135. Jakob Ludwig Felix Mendelssohn - Bartholdy (1809——1847). Psalm xiii. in organ pcore, 1840: title-page and commencement of the anthem. [Add. MS. 31,801.]
[The following descriptions have been supplied from the Dept. of Printed Books.]
CHIEFLY ILLUSTRATING THE DIFFERENT FORMS OF MUSICAL TYPOGRAPHY.
Exhibited in the King's Library.
1. The Polychronicon of Ralph Higden, translated into English by John de Trevisa.
"Wynkyn de Worde: London, 1495. Fol.
The first book printed in England containing musical notes, apparently printed from type. The passage in which they occur relates to the "consonances" of Pythagoras. The "duplex diapason" or double octave is wrongly printed, and contains a note too much.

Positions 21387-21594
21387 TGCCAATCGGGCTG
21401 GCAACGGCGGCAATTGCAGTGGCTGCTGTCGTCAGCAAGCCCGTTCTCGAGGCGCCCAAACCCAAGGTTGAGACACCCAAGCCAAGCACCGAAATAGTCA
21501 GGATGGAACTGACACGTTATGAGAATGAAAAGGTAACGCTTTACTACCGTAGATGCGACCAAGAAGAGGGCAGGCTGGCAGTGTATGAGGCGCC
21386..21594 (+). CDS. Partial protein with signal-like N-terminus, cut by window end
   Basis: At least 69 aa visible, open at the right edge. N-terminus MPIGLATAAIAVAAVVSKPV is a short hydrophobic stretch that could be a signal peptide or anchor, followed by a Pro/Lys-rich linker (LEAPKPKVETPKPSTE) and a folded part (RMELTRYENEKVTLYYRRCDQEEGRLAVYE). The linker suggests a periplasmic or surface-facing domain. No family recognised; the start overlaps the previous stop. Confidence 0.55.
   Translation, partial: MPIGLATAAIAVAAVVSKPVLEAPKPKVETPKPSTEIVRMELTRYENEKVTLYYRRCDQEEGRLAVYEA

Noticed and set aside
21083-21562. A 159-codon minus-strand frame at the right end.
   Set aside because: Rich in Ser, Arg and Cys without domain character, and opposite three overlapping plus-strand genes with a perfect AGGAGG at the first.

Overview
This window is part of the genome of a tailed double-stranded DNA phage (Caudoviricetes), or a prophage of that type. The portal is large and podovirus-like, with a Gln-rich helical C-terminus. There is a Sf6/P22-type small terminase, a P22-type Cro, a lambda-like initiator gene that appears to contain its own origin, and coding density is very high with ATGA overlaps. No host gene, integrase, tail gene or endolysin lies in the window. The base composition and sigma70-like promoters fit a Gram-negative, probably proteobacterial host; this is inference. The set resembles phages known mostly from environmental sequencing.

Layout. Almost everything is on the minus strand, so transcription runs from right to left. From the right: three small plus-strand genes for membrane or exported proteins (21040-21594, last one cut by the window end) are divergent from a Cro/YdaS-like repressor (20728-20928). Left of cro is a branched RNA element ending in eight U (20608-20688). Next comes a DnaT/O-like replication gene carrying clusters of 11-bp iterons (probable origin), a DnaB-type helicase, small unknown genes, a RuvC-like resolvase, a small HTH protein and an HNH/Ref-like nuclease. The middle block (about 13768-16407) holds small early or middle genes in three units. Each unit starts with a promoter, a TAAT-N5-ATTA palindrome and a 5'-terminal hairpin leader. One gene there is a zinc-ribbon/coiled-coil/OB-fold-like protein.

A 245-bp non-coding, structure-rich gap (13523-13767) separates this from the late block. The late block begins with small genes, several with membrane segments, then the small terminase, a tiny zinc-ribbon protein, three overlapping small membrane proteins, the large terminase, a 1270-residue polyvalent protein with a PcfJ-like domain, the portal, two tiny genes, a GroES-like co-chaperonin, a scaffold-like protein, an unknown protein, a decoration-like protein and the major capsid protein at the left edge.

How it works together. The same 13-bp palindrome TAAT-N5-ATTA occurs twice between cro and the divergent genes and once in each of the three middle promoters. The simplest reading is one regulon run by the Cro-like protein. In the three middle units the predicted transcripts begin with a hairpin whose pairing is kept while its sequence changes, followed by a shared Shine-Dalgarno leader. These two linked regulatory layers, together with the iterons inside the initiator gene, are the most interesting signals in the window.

2. "Graduale in usum ecclesie Sarisburiensis." The Salisbury Gradual, containing the music of the Mass.
F. Regnault: Paris, 1532. Fol.
Printed from type, the stave lines being in red.
3. "The Booke of Common praier noted." By John Merbecke. Containing such portions of the First Prayer-book of King Edward the Sixth as are appointed to be sung, set to the old church plain song.
John Day: London, 1567. 4°.
Printed from type, with stave lines in red.
4. "Tenor of the whole psalmes in foure partes, which may be song to al musicall instruments."
John Day: London, 1563. Obl. 8°.
Printed from type.